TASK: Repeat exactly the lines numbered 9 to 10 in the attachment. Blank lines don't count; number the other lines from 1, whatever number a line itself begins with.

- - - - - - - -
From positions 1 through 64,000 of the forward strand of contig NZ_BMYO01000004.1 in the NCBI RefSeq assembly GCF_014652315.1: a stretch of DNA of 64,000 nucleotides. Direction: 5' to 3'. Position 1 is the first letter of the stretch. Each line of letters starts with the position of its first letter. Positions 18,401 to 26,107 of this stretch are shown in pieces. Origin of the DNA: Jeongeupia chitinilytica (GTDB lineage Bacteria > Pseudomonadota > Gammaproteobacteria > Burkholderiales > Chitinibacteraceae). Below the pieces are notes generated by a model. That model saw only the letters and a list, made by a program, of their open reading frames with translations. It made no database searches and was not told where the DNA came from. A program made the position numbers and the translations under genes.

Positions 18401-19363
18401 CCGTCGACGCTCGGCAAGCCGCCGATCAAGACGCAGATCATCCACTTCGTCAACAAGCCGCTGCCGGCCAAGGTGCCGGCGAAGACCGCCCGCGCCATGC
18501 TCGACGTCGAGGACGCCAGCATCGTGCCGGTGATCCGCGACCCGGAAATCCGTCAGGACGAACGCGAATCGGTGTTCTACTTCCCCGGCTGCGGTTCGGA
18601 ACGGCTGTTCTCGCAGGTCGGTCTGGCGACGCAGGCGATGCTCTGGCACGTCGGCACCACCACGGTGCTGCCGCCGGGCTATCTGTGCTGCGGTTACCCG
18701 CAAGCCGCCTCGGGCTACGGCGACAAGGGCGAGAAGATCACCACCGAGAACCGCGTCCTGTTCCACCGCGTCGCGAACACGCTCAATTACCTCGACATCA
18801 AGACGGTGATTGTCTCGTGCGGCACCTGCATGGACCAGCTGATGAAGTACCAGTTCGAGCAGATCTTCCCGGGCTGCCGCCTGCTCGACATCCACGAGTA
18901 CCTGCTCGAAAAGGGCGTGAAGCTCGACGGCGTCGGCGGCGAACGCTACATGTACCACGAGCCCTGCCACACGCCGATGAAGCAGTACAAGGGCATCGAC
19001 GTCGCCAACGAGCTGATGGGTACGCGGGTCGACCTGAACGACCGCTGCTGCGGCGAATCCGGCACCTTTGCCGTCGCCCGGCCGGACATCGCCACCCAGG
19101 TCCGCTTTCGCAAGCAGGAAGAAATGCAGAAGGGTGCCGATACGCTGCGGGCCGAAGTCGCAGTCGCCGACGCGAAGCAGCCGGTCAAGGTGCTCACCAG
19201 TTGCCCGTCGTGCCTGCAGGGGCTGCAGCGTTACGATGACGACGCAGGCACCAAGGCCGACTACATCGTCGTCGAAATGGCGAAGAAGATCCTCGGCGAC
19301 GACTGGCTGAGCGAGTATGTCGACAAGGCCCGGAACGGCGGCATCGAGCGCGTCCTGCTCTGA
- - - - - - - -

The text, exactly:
19001 GTCGCCAACGAGCTGATGGGTACGCGGGTCGACCTGAACGACCGCTGCTGCGGCGAATCCGGCACCTTTGCCGTCGCCCGGCCGGACATCGCCACCCAGG
19101 TCCGCTTTCGCAAGCAGGAAGAAATGCAGAAGGGTGCCGATACGCTGCGGGCCGAAGTCGCAGTCGCCGACGCGAAGCAGCCGGTCAAGGTGCTCACCAG